I grew up in a household that revolves around music. From the kitsch décor my mother collects, embellished with treble clefs and quavers, to our cat named Jude, a nod to The Beatles. My father, a professional drummer, bassist, and guitarist exposed me to the world of organized sound at a very young age. By age 4, I had my own pint-sized guitar. I started piano lessons at age 8. Although the reason eludes me, it wasn’t until I picked up a pair of drumsticks at age 14 that I truly understood what it was like to be entranced by the harmony of sounds that I myself could shape, arrange, and perform. The euphoria I felt the first time I successfully coordinated my hands, feet and mind to execute a perfect 4/4 straight beat is something I will remember for the rest of my life. Drumming is like that. It is physically and mentally demanding, but the reward is sweet—the drumbeat is the heartbeat of a song—oddly appropriate for me, since I went on to study cardiovascular science. Over my teenage years, with my father as my tutor, I was thrown headfirst into the realms of rock, jazz and Latin drumming, into unfamiliar cultures and into decades past. These experiences were invaluable. The bond my father and I formed by playing music together is unique to any other in my life—and forged through the simple and utterly organic concepts of togetherness, communication and cooperation. Furthermore, playing an instrument has taught me the virtues of patience, practice and dedication, which have been pivotal in my career as a medical scientist. Music has been the teacher of so many important life lessons. It has played a fundamental role in my upbringing: a third parent.
What are your favorite songs? One of my favorite songs would have to be The Eagles: Hotel California. It was one of the first songs my father and I played together. Musically, it is actually quite simple. The lyrics, however, juxtapose this simplicity with tantalizingly cryptic words. In my interpretation, the song highlights the sinister side of the music industry, the side that can thrust a musician into an inescapable, downward spiral of greed and lust. What better way exists to highlight this issue than through music itself? This song is a classic because it is so clever, robust, powerful, and it forces the listener to employ cognitive power in order to understand the message. This song warns musicians (and everyone, for that matter) to stay sharp, and stay humble. And of course, a mean guitar solo never hurts anyone.
There are countless songs I would elevate to the rank of “favorite,” but at the moment, I have a few auditory gems on repeat. Fleet Foxes: Mykonos, The Shins: Australia, Grizzly Bear: Two Weeks, Great Lake Swimmers: Your Rocky Spine, and Phoenix: Listzomania just to name just a few. All of them feature on an easy listening, indie/folk inspired playlist to get me through a monotonous day in the lab.
Sarah - @polagram
Music is my alternative to coffee. It wakes me up and puts me in the mood that gets me through my day. The music I listen to expresses how I’m feeling. Sometimes, it’s cheerful with calm undertones and every so often, it’s fast, erratic, and I need to play it louder. Music is one way I can relate to other people—figure out what their interests are and what inspires them. Certain songs have a nostalgic value and I’m always reminded of unique moments from my past. The way I look at it, I need music in my life; it elevates me to a better and happier place.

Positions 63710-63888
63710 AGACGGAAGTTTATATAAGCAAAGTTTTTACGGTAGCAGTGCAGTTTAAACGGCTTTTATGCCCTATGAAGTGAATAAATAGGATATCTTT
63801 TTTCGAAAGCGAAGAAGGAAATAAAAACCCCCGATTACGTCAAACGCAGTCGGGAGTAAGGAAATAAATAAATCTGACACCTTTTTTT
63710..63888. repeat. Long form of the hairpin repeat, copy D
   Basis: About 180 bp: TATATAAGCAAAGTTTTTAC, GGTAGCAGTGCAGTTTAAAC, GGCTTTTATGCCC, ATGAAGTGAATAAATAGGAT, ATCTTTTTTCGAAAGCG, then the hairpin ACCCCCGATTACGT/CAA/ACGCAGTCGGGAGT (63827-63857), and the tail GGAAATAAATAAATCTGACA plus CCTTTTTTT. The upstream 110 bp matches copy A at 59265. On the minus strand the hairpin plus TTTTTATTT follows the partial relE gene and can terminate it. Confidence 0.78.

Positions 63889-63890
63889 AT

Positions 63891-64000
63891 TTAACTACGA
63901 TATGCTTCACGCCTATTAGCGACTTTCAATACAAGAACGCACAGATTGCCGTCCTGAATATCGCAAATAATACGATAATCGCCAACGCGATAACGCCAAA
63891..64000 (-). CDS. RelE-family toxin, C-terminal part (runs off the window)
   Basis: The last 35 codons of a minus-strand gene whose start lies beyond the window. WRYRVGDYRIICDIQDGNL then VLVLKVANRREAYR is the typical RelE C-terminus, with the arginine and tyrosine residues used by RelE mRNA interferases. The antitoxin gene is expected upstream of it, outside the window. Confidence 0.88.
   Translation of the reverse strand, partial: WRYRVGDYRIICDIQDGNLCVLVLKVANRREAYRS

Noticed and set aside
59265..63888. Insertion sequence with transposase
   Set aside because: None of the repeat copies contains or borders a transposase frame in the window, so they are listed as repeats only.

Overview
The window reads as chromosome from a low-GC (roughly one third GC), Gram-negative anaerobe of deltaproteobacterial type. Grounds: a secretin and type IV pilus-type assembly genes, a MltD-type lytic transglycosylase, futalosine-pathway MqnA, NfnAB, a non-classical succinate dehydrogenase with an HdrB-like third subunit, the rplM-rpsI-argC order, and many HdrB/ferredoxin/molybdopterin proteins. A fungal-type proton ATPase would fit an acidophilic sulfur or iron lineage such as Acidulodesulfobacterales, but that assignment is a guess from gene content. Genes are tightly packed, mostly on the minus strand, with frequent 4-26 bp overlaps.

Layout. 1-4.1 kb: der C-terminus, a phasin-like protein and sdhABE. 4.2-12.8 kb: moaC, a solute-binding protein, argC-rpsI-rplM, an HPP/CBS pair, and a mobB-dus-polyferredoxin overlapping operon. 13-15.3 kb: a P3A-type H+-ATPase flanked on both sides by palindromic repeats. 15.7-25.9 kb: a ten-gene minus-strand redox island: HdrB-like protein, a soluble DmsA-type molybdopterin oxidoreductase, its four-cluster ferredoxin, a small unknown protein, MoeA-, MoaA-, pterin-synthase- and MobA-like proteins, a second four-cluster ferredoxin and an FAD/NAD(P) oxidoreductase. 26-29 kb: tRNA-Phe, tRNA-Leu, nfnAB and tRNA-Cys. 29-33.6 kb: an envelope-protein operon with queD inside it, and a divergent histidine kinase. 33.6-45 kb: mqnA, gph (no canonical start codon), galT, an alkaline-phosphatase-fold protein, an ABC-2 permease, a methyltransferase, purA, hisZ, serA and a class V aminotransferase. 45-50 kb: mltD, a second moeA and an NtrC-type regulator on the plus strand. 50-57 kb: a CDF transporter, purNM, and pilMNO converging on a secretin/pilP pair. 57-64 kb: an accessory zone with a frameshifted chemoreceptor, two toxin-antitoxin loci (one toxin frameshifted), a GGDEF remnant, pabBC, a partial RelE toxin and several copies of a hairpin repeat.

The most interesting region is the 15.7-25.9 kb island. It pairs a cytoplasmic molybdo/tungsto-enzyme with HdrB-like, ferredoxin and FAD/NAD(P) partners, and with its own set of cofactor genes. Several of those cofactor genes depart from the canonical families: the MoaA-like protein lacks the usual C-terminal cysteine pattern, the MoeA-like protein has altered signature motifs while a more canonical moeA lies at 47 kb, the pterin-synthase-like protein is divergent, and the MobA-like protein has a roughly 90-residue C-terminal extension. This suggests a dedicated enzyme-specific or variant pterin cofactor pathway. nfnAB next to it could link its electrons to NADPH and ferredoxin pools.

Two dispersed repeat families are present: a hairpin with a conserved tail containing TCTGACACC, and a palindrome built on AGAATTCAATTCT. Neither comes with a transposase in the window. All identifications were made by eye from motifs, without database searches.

What are your favorite songs? Nujabes: Aruarian Dance; Stevie Nicks: Landslide (acoustic); The Little Ones: Argonauts. Why are they your favorites? Nujabes was by far the best producer out there! Rest in peace, Seba Jun. I play Stevie Nicks for my son all the time. The Little Ones just makes me wanna shake it.
Eric - @ericleva
Music is [like] a language. I have studied a great deal of music very thoroughly—from classical to today’s Top 40 hits. The overarching sentiment is that music and sound evoke a certain degree of emotion in a listener that, for most people, can’t be attained through other senses. I once had a mentor that would say “the masses don’t know how they feel until they hear it in a song”. I think there is a great deal of truth in that. As a creator of music, I feel responsible for writing things that will connect with an audience and help them understand their emotions. Music has certainly helped me understand my own.
What are your favorite songs? One of my favorite songs has always been Soldier by Ingrid Michaelson. The song is the first track off of her album, Everybody, which came out on my birthday in 2009. When I first heard the song, I remember feeling overwhelmingly proud to be a songwriter within the first couple of seconds. I can’t explain it—it really struck me in that moment. But now when I listen to the song, all I can think about is autumn in 2009 and it’s like I can relive exactly how I was feeling throughout that whole season. Some songs are like time machines. Soldier always brings me back. If I listened to it right now I’d be a senior in high school again, just trying to figure it all out and make a plan for myself.